Course Content and Outcome Guide for GEO 106
- Posted by:
- Curriculum Office
- Course Number:
- GEO 106
- Course Title:
- World Regional Geography
- Credit Hours:
- Lecture hours:
- Lecture/Lab hours:
- Lab hours:
- Special Fee:
Course DescriptionIntroduces key geographic themes of location, place, region, human-environment interaction, and mobility. Includes an examination of spatial patterns of topics such as language, religion, culture, population, cooperation and conflict, natural resources, migration, and political organization. Addresses these topics at varying scales and with respect to their influence on the global landscape. Focuses on current issues and events. Prerequisite: WR 115, RD 115 and MTH 20 or equivalent placement test scores. Audit available.
Intended Outcomes for the course
Upon successful completion students will be able to:
- Discuss in an informed way how geographic concepts and theories explain current world events, world issues and daily events.
- Explore and reflect on one’s role and responsibilities in an increasingly globalized world, specifically as part of a technological, commerce-driven culture.
- Analyze human, cultural, and environmental processes that shape the world’s cultural regions in order to be an informed and active global citizen.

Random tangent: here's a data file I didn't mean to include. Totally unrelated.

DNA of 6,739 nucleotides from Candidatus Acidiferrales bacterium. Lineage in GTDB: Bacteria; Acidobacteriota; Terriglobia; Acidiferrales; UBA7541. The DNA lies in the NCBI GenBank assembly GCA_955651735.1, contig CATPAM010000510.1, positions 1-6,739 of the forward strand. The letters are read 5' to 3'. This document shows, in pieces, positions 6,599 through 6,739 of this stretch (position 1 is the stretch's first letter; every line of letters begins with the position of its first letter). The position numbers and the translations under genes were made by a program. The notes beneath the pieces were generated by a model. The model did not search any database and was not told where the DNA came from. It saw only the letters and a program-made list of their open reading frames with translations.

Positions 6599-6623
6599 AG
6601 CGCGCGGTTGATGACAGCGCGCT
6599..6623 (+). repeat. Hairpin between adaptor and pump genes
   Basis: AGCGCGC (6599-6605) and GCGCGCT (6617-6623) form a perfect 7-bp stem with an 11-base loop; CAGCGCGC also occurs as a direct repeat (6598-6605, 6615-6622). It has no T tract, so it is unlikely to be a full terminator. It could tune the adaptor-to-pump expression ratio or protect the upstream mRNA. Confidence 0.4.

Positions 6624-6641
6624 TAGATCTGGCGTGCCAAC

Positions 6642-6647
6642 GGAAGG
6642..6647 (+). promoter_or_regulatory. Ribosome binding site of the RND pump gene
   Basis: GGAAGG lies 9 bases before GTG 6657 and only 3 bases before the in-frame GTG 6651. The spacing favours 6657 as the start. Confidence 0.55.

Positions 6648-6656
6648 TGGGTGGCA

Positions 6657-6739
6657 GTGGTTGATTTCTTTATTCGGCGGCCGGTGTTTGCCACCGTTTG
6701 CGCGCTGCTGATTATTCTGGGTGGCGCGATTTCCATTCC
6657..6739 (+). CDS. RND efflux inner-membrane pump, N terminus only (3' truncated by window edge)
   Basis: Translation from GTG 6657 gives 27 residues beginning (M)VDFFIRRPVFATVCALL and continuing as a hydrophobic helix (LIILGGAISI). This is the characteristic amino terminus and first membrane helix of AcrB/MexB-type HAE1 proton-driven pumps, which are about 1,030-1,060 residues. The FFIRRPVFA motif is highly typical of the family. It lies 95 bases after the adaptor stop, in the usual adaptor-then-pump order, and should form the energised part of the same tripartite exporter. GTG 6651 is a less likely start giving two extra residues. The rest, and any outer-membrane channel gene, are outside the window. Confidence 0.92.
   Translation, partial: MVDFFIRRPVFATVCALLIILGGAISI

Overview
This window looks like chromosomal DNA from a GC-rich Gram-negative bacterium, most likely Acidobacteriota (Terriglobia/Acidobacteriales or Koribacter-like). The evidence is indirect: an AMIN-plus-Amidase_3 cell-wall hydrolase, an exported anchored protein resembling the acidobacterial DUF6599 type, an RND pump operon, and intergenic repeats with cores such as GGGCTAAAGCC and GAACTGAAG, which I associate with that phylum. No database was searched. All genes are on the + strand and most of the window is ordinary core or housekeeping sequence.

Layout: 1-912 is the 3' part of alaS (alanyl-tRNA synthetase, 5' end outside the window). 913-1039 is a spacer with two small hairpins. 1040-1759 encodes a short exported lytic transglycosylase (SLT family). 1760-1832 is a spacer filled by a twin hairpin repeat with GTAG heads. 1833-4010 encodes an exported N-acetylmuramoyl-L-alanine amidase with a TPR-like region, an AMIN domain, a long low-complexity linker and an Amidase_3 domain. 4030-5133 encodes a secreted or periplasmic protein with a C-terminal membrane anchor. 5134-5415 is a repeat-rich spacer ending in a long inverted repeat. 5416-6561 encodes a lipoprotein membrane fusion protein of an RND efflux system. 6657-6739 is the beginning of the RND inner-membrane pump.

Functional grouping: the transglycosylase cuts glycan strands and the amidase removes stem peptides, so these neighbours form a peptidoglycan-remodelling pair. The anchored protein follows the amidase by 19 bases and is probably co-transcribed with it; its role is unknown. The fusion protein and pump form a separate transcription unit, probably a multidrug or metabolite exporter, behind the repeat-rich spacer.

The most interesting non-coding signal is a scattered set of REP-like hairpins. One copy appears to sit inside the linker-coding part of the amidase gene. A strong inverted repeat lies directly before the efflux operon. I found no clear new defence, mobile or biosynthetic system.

Outcome Assessment Strategies
Students will be expected to demonstrate mastery of themes, concepts, issues, competencies and skills by any combination of the following:
- In-class, written responses
- Multiple choice exams
- Written results of class labs and exercises
- Book reviews, article reviews and library projects
- Field observation exercises and projects
Course Content (Themes, Concepts, Issues and Skills)
Themes, Concepts, Issues:
- Population terminology
- Population growth, stability and decline
- Population revolutions
- Demographic transition
- Population pyramids
- Population controls
- Population migration
- Rural settlement types
- Site and situation
- Internal structure of cities
Competencies and Skills:
- Develop and defend hypotheses on how the spatial distribution of population may change in response to
a) environmental changes
b) sociocultural changes and
c) changes in social economic conditions.
- Analyze population issues and propose solutions to address such issues.
- Evaluate the impact of human migration on physical and human systems.
- Analyze the functions of cities.
- Analyze the internal structure and shapes of cities.